New Castle News
NEW CASTLE —
Marcellus and Utica Shale-related drilling and leases are polka-dotting the landscape of Lawrence County.
Several local government entities, including school districts, are considering or have entered land lease offers, and at least three drilling companies are pursuing leases and planning to establish drilling sites throughout the county.
They include Shell Oil Co., Hilcorp Energy of Houston, Texas, and REX Energy of State College, Pa.
According to the Lawrence County Register and Recorder’s office, 1,642 leases were signed in Lawrence County between Jan. 1 and March 19. An additional 1,877 leases were signed in 2011.
Local school districts gave leasing status updates this week but attempts to reach superintendents in Laurel and Neshannock about any leasing potential were unsuccessful.
The Ellwood City Area School District has no land to lease, according to superintendent Frank Aloi.
Below are some of the activities currently involving local government groups:
The Wilmington Area School Board has called a special meeting for 7 p.m. Monday in the high school library to consider two proposals for shale drilling on district-owned land.
One is from Shell Oil, and the other from CoExprise, a company that seeks and negotiates leases to help the landowners get a fair deal.
District superintendent Dr. C. Joyce Nicksick said the district has 73.35 acres to lease.
An email she received from Shell Oil Co. she said, indicates that Shell is interested only in district-owned properties in Pulaski and Plain Grove townships where the district owns school buildings and a total of 21.009 acres.
Shell has offered $3,250 per acre and 18 percent royalties, Nicksick said. In its email, Shell urged the school board not to sign with companies that only negotiate and do not drill.
Nicksick said she intends to invite representatives of Shell and of CoExprise to Monday’s meeting, and noted that while Shell is interested in the Plain Grove and Pulaski properties, CoExprise expressed interest in leasing all of the district’s acreage. This includes the school properties in New Wilmington Borough and in Wilmington Township, Mercer County.
The school board members on Monday took a straw poll to see if there is interest in entering any leases, before it set the a special meeting.
“I don’t want it,” board member Dr. David Swerdlow declared.
But the majority of the members attending said they are willing to consider it. Dr. Bo DiMuccio was absent from the meeting.
Nicksick told the board that CoExprise will finish its leasing activity in the county by March 31.
The Shenango Area School Board already has signed a lease with Shell Oil for 44.62 acres owned by the district. There will be no drilling on the district land, according to Mike Schreck, assistant superintendent.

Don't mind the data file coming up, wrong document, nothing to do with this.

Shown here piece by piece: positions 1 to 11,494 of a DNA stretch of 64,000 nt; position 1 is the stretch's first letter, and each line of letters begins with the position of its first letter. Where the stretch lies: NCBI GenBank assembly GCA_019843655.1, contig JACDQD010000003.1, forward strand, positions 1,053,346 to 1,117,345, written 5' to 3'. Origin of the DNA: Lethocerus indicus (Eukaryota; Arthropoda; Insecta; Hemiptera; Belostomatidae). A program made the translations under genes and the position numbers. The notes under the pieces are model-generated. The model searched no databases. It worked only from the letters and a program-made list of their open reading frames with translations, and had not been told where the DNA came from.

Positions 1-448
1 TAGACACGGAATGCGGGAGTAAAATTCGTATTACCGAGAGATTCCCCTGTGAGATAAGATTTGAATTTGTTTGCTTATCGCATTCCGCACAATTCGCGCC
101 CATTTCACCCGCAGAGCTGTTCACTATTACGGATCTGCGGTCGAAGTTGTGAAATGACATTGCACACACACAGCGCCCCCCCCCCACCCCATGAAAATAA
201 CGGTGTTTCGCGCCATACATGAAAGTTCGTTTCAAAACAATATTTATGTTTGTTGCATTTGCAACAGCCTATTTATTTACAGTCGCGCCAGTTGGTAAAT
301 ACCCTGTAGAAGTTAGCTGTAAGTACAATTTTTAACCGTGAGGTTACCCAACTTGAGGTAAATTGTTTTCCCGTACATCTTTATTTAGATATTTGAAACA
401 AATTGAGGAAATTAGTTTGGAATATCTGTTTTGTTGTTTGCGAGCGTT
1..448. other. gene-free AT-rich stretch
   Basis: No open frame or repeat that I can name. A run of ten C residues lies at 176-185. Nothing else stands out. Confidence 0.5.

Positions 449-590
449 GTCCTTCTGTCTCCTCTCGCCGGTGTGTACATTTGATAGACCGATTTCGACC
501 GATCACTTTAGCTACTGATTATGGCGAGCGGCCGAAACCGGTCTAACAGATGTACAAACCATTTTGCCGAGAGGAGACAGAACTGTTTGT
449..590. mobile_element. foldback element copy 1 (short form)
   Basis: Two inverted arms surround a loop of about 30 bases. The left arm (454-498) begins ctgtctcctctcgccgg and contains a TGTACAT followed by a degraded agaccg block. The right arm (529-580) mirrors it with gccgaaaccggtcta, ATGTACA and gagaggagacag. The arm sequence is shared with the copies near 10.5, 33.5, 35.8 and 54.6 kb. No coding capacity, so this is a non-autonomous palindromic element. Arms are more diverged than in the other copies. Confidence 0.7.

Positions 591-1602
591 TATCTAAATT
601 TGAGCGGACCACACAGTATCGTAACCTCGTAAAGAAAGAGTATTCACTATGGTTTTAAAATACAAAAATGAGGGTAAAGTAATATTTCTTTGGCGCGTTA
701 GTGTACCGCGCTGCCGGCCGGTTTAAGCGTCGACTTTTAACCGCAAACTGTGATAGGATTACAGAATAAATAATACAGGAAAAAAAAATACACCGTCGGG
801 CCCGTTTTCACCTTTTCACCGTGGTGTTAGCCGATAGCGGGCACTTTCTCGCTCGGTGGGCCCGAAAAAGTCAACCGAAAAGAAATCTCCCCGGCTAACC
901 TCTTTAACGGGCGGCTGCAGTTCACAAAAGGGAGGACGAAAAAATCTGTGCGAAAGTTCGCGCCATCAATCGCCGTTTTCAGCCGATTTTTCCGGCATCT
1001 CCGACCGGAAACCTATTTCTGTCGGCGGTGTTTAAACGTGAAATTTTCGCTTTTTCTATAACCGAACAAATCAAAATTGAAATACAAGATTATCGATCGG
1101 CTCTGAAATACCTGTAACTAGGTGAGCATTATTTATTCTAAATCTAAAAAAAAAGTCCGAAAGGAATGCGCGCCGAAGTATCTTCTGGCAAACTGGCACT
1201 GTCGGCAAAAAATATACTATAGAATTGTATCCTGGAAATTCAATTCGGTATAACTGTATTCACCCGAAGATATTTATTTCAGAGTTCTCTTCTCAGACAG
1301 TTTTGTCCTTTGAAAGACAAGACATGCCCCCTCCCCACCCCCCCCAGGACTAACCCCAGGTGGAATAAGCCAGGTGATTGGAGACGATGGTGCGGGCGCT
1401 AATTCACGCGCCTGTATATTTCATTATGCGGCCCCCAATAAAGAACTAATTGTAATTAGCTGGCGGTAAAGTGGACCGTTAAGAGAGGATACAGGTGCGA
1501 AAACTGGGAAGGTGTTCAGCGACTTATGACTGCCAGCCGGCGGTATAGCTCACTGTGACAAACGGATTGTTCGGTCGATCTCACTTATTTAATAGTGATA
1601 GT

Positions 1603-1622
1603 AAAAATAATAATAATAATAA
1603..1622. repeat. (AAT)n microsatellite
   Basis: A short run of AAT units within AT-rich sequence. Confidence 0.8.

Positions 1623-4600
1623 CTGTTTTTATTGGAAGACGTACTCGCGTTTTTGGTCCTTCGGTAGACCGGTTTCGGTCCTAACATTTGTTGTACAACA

The board approved the agreement Dec. 6, and is to receive $3,250 per acre plus 18 percent of royalties.
The district anticipates receiving $145,015, not including any royalties. Schreck said any money received will go into the district’s capital reserve fund.
The Mohawk Area School District has held off signing a lease for drilling, waiting for the best possible arrangement, according to Superintendent Kathleen Kwolek.
“Our district has not acted on the lease agreement regarding Marcellus Shale,” she said in an email this week.
Kwolek said the district was officially approached by Shell but is still seeking an agreement for items it wants to include in an addendum.
The Mohawk district owns about 100 acres.
Ellwood City Borough Council on Monday signed leases with Shell Oil for 131.64 acres, included in six parcels of borough-owned land. One parcel is located near Woodside Avenue in the borough. The other five are along Connoquenessing Creek in Wayne Township, according to borough manager Dom Viccari.
The borough will receive $427,830, plus 18 percent royalties on any gas removed. Shell is leasing the borough’s mineral rights for $3,250 per acre.
Viccari said the borough signed with Shell Oil Co., but it emphasized in the leases that there is to be no drilling on borough-owned land.
“There will be no surface mining, no pads and no wells on any of our properties. That was a condition we insisted upon,” he said, emphasizing, “On any of this property there will not be a well head built.”
Rather, the borough leases gave Shell “a big footprint” to begin looking for a big well head site, he said. He said he has no idea when or where Shell will be drilling in the area.
Viccari said Shell had approached the borough about a lease.
“We’ve been talking about this now for six or eight months,” he said.
Some of the leased land is property the borough bought from Penn Power in 2006.
“This was a pick-and-choose deal,” Viccari said.
Some of the property to be leased involves recreational land next to Rock Point Park in Wayne Township and in Ewing Park in the borough.
He said any money derived from those parcels would have to be used for recreational purposes.
The borough also is trying to negotiate with Shell to sell effluent from the borough’s wastewater treatment plant to the company to use for fracking purposes.
“We’re discussing that with them now,” Viccari said. “There’s a lot to be done in that aspect yet, but I’m hopeful.”
Right now drilling companies are drawing 800,000 to 900,000 gallons of water per day from Slippery Rock Creek.
“If they would buy our water, they won’t have to take it out of the stream. It would be good for the environment and good for us.
“Our water is superbly treated,” Viccari added.
He keeps a jar of the treated wastewater on his desk next to a jar of tap water for comparison, and one cannot tell the difference, he said.
Once Ellwood City receives the money from its lease, the borough officials will sit down and determine its priorities.
“I’d like to put part of it away for a rainy day,” Viccari said. “I’m a big believer in not spending it all. You never know when you are going to need it.”